The CIA and the Belgians set out to ‘work’. The UN did nothing meaningful to help the poor Lumumba. UN resolutions were carefully grafted, in my opinion with the US pulling the background strings, to frustrate all his efforts.
One thing stands out in my mind. Through it all, the youthful prime minister remained graceful. The western media made him look evil. He was painted as ‘anti-western’ when all he wanted was to have one independent country. With every move made to frustrate his efforts, he never lost the affection of his people.

His government was toppled by his onetime chief of Army staff, Joseph Mobutu (later Sese Seko Mobutu). He was finally captured on the first of December 1960. He was humiliated in front of the world press. He was tied with ropes and made to sit on the floor of an open van. They had him. They had his body, but his soul was unbroken.

Openly Humiliated

Lumumba was killed on the 17th of January the following year. He was shot. His body was exhumed by the Belgians and cut to pieces. Burnt. And dipped in acid. Let me say that again. The illegally deposed prime minister of a country was killed, cut to pieces, burnt and decimated with acid by a foreign power. If that’s not a crime against humanity then the holocaust was nothing more than a civil disturbance!

Lumumba lost his life and on the long run we all know what Mobutu did to the country of Zaire as he later called it.
In the death of Lumumba, Africa lost a hero. We lost someone who could stand up to the powers that be harmed with nothing but the truth and sheer will. We had lost someone who wasn’t going to sit in his revolving chair being fed grapes by pretty girls while his people died and suffered for lack of basic amenities. We had lost someone who saw true and good human values and was going to stick up for them even when it seemed fool hardy. Lumumba’s death marked the end of a life spent showing us we don’t have to lick the feet of those more powerful than ourselves even if they are more threaten us with fire and brimstone.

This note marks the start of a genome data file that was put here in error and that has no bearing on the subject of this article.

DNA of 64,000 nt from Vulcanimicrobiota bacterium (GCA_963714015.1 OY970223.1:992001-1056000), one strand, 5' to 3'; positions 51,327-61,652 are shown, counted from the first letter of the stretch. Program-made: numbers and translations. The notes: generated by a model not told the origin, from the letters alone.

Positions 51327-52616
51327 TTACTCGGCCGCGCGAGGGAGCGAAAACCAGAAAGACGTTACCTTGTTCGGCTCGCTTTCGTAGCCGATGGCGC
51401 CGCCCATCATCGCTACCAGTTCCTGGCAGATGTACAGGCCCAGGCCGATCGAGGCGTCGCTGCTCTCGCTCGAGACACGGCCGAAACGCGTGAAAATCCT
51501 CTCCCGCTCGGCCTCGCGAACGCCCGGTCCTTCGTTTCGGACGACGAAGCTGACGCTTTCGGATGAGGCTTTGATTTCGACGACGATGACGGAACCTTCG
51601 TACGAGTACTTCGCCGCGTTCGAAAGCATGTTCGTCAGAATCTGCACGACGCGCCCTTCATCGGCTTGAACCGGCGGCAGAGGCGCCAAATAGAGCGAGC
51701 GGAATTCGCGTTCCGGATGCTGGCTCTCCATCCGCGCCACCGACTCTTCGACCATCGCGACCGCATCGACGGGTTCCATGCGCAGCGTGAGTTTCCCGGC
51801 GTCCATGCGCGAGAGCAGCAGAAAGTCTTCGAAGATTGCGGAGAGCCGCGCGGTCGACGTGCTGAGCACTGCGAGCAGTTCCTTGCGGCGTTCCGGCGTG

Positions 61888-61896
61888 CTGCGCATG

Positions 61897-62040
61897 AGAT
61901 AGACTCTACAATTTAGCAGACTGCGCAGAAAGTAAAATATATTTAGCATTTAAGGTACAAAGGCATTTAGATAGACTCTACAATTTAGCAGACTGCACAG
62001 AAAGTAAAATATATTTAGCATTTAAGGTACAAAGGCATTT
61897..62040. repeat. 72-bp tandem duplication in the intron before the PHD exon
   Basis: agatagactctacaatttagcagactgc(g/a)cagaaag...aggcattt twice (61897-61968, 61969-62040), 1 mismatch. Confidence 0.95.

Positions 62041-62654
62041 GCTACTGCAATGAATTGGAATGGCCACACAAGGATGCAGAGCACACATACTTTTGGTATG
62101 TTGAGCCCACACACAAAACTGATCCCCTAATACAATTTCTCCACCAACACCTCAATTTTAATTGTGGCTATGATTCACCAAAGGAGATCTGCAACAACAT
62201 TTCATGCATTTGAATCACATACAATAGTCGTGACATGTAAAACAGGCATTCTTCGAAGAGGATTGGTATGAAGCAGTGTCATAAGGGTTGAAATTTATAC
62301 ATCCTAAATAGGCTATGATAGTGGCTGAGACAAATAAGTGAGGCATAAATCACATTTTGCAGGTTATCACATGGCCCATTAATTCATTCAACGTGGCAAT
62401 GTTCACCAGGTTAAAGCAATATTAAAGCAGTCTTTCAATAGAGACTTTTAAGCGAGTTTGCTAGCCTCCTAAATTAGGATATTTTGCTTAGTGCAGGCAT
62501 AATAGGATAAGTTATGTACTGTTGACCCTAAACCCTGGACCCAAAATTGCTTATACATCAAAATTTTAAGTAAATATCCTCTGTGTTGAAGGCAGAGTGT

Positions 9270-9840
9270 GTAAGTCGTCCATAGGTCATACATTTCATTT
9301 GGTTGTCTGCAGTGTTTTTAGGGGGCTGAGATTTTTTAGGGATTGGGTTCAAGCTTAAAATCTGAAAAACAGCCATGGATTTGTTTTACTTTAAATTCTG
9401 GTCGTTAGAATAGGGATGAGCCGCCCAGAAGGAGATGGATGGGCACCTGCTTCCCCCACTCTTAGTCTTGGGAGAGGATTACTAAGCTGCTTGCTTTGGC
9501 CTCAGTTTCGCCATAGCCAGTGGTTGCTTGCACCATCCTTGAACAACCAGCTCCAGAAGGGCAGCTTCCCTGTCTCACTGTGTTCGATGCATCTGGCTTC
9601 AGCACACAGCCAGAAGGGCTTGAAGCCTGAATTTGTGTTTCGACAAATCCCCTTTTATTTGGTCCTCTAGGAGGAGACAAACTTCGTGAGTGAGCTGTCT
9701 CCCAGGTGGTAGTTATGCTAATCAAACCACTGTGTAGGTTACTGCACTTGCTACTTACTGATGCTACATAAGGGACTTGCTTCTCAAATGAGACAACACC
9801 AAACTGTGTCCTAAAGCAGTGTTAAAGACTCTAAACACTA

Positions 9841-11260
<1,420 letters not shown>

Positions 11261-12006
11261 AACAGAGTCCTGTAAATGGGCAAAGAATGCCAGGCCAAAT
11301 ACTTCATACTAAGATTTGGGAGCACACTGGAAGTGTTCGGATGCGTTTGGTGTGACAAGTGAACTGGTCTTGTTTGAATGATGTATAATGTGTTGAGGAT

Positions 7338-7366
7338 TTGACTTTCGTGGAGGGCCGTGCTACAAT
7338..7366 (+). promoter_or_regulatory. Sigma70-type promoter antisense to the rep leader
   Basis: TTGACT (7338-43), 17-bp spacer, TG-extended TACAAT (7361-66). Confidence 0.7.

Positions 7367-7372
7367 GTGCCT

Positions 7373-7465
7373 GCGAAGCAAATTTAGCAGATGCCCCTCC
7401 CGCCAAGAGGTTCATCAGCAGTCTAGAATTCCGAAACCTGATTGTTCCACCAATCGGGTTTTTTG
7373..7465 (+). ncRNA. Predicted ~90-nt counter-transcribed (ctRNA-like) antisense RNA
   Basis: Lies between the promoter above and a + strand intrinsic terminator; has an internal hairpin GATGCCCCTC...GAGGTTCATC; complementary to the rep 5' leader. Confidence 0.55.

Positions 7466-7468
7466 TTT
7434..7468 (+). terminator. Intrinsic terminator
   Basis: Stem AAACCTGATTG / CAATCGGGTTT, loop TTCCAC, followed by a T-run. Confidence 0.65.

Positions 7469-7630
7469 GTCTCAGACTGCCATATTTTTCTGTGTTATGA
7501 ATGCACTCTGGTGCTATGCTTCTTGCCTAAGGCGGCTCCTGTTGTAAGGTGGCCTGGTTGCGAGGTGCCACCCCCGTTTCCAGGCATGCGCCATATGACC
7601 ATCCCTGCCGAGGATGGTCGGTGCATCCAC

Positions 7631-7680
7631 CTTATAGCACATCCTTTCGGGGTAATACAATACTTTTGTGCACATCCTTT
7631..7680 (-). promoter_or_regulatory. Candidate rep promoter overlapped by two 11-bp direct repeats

Patrice is no longer with us but what he stood for lives on!

Well done sir and like you said all those years back when in the dungeons of the evil ogres “Congo has a bright future!” I guess we can look forward to a bright future for our dear green continent. You’ve shown us it’s possible to get to where we want.
In the words of Malcolm X “Lumumba is the greatest black person to ever walk on the African continent!” Maybe some will disagree, but I’m sure no one will disagree Lumumba was some hero and a shining light even in this dark times.